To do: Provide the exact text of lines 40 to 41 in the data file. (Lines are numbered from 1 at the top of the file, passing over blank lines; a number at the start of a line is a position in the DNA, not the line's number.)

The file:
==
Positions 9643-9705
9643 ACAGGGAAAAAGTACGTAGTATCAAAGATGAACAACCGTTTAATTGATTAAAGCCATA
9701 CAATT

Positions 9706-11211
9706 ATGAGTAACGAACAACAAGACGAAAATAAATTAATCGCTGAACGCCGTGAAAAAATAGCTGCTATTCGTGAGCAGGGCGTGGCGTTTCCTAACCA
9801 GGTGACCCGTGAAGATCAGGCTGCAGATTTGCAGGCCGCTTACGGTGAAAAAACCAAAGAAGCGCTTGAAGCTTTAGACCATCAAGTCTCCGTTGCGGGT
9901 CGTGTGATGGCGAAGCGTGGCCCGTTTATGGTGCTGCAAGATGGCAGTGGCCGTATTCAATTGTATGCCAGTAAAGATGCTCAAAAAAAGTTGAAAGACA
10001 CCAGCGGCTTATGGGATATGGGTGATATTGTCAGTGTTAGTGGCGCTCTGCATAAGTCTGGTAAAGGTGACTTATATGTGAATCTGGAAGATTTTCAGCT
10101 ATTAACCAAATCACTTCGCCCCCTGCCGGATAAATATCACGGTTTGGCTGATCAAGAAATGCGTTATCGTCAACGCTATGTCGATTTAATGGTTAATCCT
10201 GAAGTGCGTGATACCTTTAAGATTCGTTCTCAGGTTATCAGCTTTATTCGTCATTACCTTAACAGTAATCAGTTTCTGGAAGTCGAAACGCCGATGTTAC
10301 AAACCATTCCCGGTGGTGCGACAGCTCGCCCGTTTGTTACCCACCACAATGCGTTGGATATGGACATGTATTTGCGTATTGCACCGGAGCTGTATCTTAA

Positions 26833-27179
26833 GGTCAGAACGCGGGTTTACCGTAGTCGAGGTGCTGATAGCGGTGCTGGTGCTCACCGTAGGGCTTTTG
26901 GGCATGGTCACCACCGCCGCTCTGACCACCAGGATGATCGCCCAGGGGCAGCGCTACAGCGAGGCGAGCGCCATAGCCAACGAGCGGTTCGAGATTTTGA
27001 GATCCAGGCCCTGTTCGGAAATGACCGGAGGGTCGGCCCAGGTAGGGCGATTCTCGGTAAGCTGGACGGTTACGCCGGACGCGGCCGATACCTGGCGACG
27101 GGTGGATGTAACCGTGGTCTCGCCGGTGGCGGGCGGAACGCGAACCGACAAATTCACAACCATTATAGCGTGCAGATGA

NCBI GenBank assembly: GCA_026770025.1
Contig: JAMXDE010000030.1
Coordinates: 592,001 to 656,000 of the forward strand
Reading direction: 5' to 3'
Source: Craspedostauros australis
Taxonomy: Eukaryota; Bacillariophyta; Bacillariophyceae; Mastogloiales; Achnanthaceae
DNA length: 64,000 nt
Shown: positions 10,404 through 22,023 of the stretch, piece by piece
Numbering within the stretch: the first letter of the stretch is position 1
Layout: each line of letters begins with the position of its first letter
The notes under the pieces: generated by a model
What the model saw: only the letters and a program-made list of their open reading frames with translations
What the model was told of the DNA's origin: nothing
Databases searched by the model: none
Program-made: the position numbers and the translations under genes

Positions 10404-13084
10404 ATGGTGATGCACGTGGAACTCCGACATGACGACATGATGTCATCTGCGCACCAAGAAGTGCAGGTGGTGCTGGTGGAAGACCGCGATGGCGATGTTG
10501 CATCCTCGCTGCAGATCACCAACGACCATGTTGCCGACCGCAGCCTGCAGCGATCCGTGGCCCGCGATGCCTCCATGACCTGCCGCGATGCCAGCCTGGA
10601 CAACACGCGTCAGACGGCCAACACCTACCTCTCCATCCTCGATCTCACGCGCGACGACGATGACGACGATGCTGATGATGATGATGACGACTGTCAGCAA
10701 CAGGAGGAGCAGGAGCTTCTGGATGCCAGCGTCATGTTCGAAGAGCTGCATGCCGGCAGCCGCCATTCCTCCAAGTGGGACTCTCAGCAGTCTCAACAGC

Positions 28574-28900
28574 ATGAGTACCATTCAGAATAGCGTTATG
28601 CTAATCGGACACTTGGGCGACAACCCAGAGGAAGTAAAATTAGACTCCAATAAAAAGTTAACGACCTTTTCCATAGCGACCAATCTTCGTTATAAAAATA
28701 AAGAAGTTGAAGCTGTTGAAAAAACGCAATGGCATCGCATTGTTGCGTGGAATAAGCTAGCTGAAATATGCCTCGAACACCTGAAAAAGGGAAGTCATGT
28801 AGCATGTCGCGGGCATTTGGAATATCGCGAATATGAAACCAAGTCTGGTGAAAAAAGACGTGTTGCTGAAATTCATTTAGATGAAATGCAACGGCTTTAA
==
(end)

28701 AAGAAGTTGAAGCTGTTGAAAAAACGCAATGGCATCGCATTGTTGCGTGGAATAAGCTAGCTGAAATATGCCTCGAACACCTGAAAAAGGGAAGTCATGT
28801 AGCATGTCGCGGGCATTTGGAATATCGCGAATATGAAACCAAGTCTGGTGAAAAAAGACGTGTTGCTGAAATTCATTTAGATGAAATGCAACGGCTTTAA